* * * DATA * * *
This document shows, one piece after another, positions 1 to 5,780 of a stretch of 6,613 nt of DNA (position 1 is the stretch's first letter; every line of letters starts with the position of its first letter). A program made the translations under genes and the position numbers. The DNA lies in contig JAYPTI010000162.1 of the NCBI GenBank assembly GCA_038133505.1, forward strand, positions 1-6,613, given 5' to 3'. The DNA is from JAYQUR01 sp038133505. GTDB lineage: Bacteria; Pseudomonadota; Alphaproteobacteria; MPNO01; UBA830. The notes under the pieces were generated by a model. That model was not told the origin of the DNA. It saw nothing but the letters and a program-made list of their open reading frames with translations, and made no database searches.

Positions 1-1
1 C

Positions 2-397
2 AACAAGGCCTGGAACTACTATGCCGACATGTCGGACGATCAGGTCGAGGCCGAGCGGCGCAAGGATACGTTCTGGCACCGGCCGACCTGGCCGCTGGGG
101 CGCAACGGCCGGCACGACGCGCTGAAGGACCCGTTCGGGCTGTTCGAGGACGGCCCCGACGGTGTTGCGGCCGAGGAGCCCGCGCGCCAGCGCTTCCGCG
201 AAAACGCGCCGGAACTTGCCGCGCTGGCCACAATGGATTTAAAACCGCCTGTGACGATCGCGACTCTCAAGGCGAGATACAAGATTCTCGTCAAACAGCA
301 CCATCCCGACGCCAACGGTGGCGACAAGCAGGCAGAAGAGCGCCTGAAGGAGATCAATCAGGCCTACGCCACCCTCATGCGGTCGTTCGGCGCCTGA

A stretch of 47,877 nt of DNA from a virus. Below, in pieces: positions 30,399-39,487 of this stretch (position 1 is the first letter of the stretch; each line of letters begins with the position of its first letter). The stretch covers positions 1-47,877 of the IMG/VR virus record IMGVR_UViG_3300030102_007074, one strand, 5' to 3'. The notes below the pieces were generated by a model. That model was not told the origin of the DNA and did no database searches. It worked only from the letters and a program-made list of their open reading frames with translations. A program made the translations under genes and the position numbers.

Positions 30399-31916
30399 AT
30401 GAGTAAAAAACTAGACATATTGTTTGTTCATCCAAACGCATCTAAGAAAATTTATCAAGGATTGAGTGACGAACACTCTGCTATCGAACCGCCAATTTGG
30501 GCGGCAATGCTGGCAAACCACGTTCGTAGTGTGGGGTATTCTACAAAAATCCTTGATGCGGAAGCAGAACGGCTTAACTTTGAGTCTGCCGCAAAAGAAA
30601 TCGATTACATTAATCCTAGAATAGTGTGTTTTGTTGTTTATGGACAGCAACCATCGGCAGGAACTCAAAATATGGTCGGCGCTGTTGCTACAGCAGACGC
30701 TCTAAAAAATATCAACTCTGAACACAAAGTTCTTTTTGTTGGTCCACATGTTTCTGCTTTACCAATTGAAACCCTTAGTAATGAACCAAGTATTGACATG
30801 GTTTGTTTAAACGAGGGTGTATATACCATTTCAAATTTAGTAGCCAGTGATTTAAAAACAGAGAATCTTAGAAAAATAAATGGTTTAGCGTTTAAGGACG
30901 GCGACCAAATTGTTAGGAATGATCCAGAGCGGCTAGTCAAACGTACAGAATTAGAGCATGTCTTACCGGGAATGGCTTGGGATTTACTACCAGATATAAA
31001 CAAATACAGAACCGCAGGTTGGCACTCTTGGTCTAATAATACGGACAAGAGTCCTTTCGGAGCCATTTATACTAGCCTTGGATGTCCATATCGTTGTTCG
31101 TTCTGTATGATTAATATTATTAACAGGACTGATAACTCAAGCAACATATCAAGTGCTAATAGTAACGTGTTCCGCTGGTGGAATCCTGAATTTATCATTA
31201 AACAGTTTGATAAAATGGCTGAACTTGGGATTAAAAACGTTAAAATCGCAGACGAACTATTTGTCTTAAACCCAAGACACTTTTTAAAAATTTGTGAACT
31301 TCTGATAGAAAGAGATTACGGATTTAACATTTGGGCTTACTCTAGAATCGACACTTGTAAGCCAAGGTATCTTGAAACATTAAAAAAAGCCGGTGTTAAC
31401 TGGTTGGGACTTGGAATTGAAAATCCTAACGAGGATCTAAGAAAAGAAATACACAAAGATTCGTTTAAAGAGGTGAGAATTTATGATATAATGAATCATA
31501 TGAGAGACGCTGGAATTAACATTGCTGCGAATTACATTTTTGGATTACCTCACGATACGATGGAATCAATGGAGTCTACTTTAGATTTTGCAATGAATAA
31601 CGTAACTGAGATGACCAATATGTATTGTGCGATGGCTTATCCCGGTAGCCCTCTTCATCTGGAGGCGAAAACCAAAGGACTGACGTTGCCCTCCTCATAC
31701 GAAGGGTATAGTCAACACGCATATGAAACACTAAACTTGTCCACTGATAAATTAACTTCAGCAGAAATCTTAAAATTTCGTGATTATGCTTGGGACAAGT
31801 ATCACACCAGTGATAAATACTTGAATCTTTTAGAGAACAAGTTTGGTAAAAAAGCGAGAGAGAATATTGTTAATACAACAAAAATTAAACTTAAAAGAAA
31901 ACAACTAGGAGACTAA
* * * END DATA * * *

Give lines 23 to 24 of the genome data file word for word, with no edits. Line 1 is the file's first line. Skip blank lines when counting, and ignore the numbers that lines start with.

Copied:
31501 TGAGAGACGCTGGAATTAACATTGCTGCGAATTACATTTTTGGATTACCTCACGATACGATGGAATCAATGGAGTCTACTTTAGATTTTGCAATGAATAA
31601 CGTAACTGAGATGACCAATATGTATTGTGCGATGGCTTATCCCGGTAGCCCTCTTCATCTGGAGGCGAAAACCAAAGGACTGACGTTGCCCTCCTCATAC